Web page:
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FRIDAY, FEBRUARY 18,1870
LANCASTER CITY, PA
Eeiomy, Retrenchment, Faithful Collection
of tie Revenue aml Payment of the Public
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THE NEGRO VOTE.
The Fifteenth Amendment, it is said,
will confer the ballot upon about 960,000
negroes, Sooyol4l of whom reside in the
~l aveholding States. In three Southern
States alone, where the Democratic party
. aow holds complete sway, namely, Ken
tucky. Maryland and Delaware, about
t-6,000 negroes will be sent to the polls for
the first time this year through the opera
tion of the Amendment. There will be
47,1)0(1 of such new votes in Kentucky, 34,-
:AO in Maryland, and 4,500 in Delaware.
A SQUARE BLOW
We," says the Norfolk (Va.) Day
Book, "suppose our Democratic friends
throughout thz: country are somewhat
amazed at the haste the people of Virginia
have manifested in being reconstructed
and getting back into the Union under
Republican auspices; but then they should
remember that we waited very patiently
for nearly four years for them to oust the
Republicans, and as they failed to do so
at the last Presidential election, our sup
ply of patience gave out, and we had to
' reconstruct , without waiting four years
longer for them." This is what we should
call a square blow between the "peepers."
Tll3 Wilmington (Del.) Colamercial is
logical when it says: "A Democratic
paper of this county attempts to demon
strate the unfitness of the colored people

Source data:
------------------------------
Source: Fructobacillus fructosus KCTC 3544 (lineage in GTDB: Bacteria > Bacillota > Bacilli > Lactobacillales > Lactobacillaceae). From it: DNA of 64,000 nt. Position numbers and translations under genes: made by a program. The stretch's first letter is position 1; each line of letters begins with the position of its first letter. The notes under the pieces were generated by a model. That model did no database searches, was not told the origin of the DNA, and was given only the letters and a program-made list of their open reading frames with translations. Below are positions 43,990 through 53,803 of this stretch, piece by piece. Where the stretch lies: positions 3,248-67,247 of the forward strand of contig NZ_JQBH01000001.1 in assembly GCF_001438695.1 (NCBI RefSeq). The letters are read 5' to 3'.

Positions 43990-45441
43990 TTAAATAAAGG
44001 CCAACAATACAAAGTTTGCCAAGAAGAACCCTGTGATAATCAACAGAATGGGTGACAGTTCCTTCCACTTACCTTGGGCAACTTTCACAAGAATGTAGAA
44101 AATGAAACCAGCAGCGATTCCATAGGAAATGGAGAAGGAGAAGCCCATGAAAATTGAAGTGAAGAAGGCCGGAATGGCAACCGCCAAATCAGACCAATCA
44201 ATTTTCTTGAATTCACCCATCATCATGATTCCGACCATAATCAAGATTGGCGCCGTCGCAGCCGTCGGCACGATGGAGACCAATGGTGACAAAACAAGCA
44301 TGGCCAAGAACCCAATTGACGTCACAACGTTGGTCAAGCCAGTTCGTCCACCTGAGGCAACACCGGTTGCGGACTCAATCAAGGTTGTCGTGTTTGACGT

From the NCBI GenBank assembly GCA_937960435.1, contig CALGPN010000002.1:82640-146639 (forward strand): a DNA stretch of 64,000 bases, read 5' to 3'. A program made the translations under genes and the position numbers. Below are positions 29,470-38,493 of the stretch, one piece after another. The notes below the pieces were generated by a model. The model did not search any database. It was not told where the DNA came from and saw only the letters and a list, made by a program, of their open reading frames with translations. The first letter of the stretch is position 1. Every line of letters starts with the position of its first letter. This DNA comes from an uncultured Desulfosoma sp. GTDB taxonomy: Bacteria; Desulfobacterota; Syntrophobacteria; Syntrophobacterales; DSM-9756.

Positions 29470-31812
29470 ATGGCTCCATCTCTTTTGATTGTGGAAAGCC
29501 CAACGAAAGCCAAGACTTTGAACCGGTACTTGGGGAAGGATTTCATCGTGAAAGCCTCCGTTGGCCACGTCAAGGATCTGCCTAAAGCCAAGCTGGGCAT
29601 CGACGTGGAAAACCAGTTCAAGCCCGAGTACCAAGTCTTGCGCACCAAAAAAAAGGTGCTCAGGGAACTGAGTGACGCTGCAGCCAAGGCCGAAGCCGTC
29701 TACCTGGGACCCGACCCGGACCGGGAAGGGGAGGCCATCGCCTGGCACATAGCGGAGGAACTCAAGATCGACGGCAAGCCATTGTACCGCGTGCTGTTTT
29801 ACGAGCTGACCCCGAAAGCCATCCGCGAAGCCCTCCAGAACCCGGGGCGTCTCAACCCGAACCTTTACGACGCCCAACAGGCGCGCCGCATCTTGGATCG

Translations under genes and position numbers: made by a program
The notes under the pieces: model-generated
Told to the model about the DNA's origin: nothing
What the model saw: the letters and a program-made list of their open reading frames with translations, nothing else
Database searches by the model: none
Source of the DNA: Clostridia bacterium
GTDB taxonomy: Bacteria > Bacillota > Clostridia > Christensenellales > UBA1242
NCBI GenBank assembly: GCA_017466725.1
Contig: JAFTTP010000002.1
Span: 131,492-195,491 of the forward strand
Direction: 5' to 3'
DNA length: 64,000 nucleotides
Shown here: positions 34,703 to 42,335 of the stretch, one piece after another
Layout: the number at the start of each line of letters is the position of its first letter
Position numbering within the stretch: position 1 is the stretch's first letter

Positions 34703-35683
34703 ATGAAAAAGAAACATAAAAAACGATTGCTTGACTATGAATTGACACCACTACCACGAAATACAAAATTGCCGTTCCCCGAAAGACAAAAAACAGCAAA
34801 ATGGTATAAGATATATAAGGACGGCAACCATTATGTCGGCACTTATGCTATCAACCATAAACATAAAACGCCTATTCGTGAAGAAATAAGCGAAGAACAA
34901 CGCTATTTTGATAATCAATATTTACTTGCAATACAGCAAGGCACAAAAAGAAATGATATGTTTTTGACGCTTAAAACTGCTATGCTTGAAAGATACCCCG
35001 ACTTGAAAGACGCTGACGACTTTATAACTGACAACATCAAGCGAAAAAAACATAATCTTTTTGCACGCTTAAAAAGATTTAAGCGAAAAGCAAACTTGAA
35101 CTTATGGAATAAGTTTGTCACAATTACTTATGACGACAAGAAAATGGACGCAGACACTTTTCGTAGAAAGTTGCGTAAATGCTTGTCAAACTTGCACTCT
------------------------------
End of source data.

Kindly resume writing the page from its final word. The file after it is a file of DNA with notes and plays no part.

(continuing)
for self-government by describing the de
stitution among old and infirm negroes
who flocked to Washington during the
war, and still remain there. Now, let it
base a similar argument on the destitu
tion and misery prevailing among a cer
tain class of white people in New York
and other large cities, and it will arrive
at the conclusion to which modern "De
inocracy" logically tends, that no people
are fit for self-government." The Lan
caster lntclligew•er will please make the
TEE Inquirer, printed at the "soldiers ,
Monument," continues its abuse of Sena
tor Billingfelt. Failing to defeat his
nomination last fall, its editors are
endeavoring by gross falsehoods and
misrepresentations to render him odious
in the eyes of his constituents. Let them
alone—they are lint gnawing a tile.
TAXES AND THE TARIFF.
Gen. Grant has recently expressed an
opinion favorable to a reduction of the
taxes as a measure expected by the peo
ple and of wise statesmenship. We have
reason to believe that the free traders,
under whatever disguise they present them
selves, will receive little encouragement
from him. 11 is message betrayed his
sympathy for a genuine American policy,
the development of the marvellous re
sources of our country, aud, so far as pos
sible, complete independence. If taxes
are to be reduced, free trade and every
thing resembling it must be abandoned.
Let Gen. Grant place himself in the lead
and plant himself on the American plat
form of protection and down with the
taxes, and nothing will be able to stand
before him. In the future of American
politics it is not difficult to perceive this
is to be a prominent idea.
Mr. A. G. Henry, one of Mackey's lack
eys—editor of a one-horse paper is Kittan
ning—now loud in his abuse of I'win and
in the interest of the ring" it seems, was
after the " spons," and lie is worthy, and